Suicide rate’s increase can be tied to social media, technology: Dr. Marc Siegel

By Health CareFOXBusiness

Social media is partially to blame for rising suicide rate: Dr. Marc Siegel

Fox News medical A team Dr. Marc Siegel discusses how social media has played a role in the rising suicide rate.

The tragic deaths of celebrity chef Anthony Bourdain and fashion designer Kate Spade has renewed the public’s attention to an alarming rate of suicides, the leading cause of death in the U.S.

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Fox News Medical A Team’s Dr. Marc Siegel told FOX Business that the anger and divisiveness found on social media has contributed to an increase in suicides throughout the country.

“It’s more than social media, it’s the whole way technology has kept us away from each other,” Dr. Siegel said in an interview on “The Intelligence Report.”

Suicide rates in the U.S have risen more than 25% since 1999, according to new research by the Centers for Disease Control and Prevention. Nearly 45,000 lives were lost to suicide in 2016, and more than half of the people who took their own lives did not have a known mental health condition.

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Dr. Siegel said the type of disassociation found in the everyday use of cell phones and social media interaction defeats basic human emotions.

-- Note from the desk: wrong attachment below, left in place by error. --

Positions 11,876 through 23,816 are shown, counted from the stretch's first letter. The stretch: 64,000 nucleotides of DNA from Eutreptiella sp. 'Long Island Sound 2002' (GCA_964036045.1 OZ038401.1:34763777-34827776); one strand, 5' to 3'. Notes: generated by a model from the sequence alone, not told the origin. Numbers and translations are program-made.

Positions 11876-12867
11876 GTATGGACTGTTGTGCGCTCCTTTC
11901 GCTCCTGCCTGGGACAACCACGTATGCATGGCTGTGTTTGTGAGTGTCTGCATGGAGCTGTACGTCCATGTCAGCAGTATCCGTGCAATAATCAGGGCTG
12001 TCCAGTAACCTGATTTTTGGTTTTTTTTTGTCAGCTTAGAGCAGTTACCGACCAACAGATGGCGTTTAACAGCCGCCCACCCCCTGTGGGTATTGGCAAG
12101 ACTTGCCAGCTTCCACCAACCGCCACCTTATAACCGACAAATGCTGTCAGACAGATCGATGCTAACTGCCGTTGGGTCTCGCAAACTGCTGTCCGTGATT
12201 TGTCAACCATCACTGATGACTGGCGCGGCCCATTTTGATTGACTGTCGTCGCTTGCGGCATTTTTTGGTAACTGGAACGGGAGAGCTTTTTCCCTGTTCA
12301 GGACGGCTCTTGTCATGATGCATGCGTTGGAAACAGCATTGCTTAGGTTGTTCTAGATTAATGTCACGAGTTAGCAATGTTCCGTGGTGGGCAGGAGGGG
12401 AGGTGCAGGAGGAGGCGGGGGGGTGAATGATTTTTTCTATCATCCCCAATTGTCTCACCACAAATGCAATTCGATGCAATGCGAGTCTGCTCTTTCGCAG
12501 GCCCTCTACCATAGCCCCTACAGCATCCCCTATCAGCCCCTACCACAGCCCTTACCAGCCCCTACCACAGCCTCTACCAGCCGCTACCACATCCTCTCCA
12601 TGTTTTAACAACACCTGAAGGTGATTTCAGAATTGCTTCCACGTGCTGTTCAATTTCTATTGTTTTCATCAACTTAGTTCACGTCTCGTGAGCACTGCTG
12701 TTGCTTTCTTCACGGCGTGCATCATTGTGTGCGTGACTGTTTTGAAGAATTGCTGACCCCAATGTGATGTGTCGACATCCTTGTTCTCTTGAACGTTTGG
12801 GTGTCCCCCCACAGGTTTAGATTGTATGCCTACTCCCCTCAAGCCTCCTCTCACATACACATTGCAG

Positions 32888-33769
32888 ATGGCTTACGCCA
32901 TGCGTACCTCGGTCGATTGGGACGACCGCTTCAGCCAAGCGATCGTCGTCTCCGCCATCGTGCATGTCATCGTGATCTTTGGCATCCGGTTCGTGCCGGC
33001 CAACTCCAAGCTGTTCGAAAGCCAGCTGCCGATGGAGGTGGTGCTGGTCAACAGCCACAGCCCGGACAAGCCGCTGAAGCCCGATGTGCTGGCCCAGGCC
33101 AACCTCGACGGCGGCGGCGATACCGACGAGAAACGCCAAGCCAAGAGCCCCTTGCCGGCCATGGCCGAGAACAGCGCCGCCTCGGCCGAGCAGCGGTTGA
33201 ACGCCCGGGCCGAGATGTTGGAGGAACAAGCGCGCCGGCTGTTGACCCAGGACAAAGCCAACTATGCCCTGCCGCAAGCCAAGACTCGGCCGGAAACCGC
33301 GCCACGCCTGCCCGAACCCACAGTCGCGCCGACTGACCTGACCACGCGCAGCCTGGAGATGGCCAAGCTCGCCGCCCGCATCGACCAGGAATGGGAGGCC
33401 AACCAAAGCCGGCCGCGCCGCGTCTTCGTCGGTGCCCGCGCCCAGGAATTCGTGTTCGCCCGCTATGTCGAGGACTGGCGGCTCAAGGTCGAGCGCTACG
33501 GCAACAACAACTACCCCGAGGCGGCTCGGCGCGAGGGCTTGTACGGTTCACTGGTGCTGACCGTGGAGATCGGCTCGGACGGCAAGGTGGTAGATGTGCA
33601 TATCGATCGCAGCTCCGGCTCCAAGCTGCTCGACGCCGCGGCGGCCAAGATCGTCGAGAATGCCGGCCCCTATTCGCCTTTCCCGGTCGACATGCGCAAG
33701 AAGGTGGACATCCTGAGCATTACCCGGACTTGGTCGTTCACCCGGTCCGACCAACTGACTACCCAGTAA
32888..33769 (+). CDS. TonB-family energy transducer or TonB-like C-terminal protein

“There’s less communication. There’s less hugging. There’s less kissing. There’s less caring. There’s less loving,” he said.

Communication through the means of technology may provide further isolation for individuals because the image demonstrated through social media is not a true presentation of oneself, according to Dr. Siegel.

“It may interfere with bonds that you make,” he said. “There might not be as much decency or morality or true caring.”

Bourdain, 61, was found dead from an apparent suicide in a hotel room in France. The award-winning chef was working on an upcoming episode of his show “Parts Unknown” about culinary traditions all over the world for CNN.

His passing comes just three days after Spade killed herself at her New York City apartment at the age of 55.

The National Suicide Prevention Lifeline is 1-800-273-8255.

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